Item description for The Truth of the Cross by R. C. Sproul...
Overview In this book, Dr. R.C. Sproul surveys the great work accomplished by Jesus Christ through His crucifixion - the redemption of God's people. Dr. Sproul considers the atonement from numerous angles and shows conclusively that the cross was absolutely necessary if anyone was to be saved. Opening the Scriptures, Dr. Sproul shows that God Himself provided salvation by sending Jesus Christ to die on the cross, and the cross was always God's intended method by which to bring salvation. The Truth of the Cross is an uncompromising reminder that the atonement of Christ is an absolutely essential doctrine of the Christian faith, one that should be studied and understood by all believers.
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Dr. R.C. Sproul is the founder and chairman of Ligonier Ministries, an international Christian education ministry located near Orlando, Florida. His teaching can be heard on the program Renewing Your Mind, which is broadcast on hundreds of radio outlets in the United States and in 40 countries worldwide. He is the executive editor of Tabletalk magazine, general editor of The Reformation Study Bible, and the author of more than seventy books and scores of articles for national evangelical publications. Dr. Sproul also serves as president of Ligonier Academy of Biblical and Theological Studies, and Reformation Bible College in Sanford, Florida. He currently serves as senior minister of preaching and teaching at Saint Andrew's in Sanford, FL.
R. C. Sproul currently resides in Orlando, in the state of Florida. R. C. Sproul was born in 1939.
R. C. Sproul has published or released items in the following series...
Reviews - What do customers think about The Truth of the Cross?
A classic introduction to the theology of the Cross Dec 12, 2008
I still vividly remember a sermon my pastor preached a while back. Actaully when I say vividly I mean one particular thing he said during his sermon. He said that your theology of the cross will always reveals your theology about sin and salvation. Ask someone what they think the cross accomplished and you've got a basic shorthand for what they believe about a number of other things.
Sproul quotes a heckler from one of his lectures who said "[the Cross] is primitive and obscene" (page 11) and its not difficult to see why our culture responds in such a fashion. Today our talk of rights (devoid of responsibilities mind you) has bred an attitude that says "I deserve this" or "I'm entitled to this". The PC movement has lead some to label the cross a form of divine child abuse. These two attitudes seem to go hand in hand. One denies the need for any atonement - after all people aren't that bad are they? The other denies the possibility of an atonement taking place in such a "primitive" fashion. Surely our (post)modern minds no longer need to believe this? Sproul counters these objections with a timeless message. Man is a rebel who owes God a debt he cannot pay (page 35) . Man has violated his personal relation with God, even when God did not show any emnity towards him. (page 37) Man is a criminal who has transgressed God's law and stands under the judgement of God (page 40). Given all this our salvation must come from a substitute, someone who can pay the price and take our place.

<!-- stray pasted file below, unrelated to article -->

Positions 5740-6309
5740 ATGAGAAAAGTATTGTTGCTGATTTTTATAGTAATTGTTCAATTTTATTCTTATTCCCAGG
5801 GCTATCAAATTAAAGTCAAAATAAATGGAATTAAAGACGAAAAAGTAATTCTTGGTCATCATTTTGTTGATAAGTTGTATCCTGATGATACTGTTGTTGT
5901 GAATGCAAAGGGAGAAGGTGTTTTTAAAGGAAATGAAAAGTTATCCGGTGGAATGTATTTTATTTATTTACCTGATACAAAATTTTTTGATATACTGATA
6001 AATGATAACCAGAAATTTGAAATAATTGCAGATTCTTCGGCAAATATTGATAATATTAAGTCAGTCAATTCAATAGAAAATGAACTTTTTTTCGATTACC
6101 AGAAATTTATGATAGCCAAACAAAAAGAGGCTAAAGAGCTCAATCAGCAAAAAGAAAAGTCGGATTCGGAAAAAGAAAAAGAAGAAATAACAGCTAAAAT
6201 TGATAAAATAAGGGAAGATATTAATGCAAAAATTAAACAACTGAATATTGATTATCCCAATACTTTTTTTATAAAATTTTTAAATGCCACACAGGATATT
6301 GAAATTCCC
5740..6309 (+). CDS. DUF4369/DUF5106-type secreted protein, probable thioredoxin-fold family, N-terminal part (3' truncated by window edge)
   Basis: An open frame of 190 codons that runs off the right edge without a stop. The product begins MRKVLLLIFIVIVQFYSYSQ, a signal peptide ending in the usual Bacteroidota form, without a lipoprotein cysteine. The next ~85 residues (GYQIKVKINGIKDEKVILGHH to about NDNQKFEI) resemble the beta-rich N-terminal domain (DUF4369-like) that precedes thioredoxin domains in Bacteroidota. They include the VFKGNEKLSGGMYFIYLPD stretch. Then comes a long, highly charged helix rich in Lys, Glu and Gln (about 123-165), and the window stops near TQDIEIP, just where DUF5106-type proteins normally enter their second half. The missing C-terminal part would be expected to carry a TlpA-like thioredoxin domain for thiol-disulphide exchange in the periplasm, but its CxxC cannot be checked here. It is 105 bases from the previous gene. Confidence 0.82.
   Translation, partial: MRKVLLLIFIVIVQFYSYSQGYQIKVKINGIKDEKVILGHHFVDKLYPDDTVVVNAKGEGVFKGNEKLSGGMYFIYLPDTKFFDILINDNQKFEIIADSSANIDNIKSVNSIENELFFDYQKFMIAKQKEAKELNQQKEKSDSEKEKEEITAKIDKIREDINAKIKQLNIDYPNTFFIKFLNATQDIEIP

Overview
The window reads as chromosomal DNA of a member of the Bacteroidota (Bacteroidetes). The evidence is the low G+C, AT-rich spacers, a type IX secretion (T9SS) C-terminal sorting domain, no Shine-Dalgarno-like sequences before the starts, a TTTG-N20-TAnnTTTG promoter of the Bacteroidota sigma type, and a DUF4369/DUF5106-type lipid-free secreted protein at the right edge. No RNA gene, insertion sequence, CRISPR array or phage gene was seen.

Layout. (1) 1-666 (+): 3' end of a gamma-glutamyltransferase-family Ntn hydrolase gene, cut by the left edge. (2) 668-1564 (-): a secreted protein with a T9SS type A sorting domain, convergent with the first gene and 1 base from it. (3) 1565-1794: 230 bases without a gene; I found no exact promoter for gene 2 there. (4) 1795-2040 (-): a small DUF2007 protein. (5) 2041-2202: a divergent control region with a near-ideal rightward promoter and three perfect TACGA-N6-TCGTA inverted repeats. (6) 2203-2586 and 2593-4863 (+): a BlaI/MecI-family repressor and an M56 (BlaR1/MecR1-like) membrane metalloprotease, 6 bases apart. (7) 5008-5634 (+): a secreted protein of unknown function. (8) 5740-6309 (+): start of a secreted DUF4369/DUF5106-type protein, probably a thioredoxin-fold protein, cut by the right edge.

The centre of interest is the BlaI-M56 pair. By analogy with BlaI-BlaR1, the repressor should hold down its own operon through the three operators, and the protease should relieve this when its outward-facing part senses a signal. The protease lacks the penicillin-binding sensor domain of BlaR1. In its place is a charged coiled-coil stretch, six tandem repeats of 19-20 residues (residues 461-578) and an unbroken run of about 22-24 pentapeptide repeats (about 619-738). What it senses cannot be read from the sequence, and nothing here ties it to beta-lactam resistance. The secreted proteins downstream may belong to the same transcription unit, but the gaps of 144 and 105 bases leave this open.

Time and time again Sproul simplified the complex theological ideas and arguments. Take the Ransom to Satan theory (page 57). Sproul gives decisive and air tight dismissal of the Ransom to Satan theory. If God owed Satan something, then Jesus is not victorius over the powers of Darkness; Satan still wins. It reminded me a bit of the Wright on Resurrection. If we are not raised from the dead then death is not defeated. I loved his illustration of the word vicarious. When our favourite sports team wins we often say things like "We won and they lost". We rejoice in their victory or agonize in their defeat. We think the players are doing something on our behalf. This is a vicariouos experience. I was glad he was not overly dogmatic about the doctrine of PSA either, acknowledging that the Bible does in fact teach Christus Victor too. But I don't think he went far enough to show the relationship between the two doctrines. Both have relevance in the life of the Christian.
One of the best chapters in the book is the one on "The Blessing and the Curse" (page 127) . These are words Christians use all the time, but we pay little attention to how they were used in the covenant stipulations. Sproul uses the example of the benediction in Numbers 6. The supreme blessing for an Israelite was for God's face to shine up on you. But a curse, being the opposite of blessing, was for God to turn his back on you. Essentially meaning that you are cut off from the presence of God. This helped clarify some of what happened on the cross. Jesus' words on the cross make a lot more sense when seen in light of the covenenant.
But as always there are a few things I could think of that would have improved the book. I would have liked a better discussion on some of the more recent books out there, like Chalkes "The Lost message of Jesus" and those who seem to dislike the idea of substitutionary atonement (To be more correct I think these people would dislike the caricatures of a God who is so angry that needs to be appeased by a random sacrifice). I would also have liked to see a greater focus on scripture, but in saying that I realise the book is not an exegetical defence of the Penal Substitionary Atonement Doctrine. I would have liked a bigger discussion on the significance of the incarnation and resurrection. In our culture today we're more likely to be asked "What makes Jesus unique?" over which doctrine doctrine of the atonement has better scriptural support. The changes in society and epistemology mean that people are asking new questions. Too many Christians (including myself) have at times categorically rejected the post modern movement. But with some careful nuancing there is much we can learn.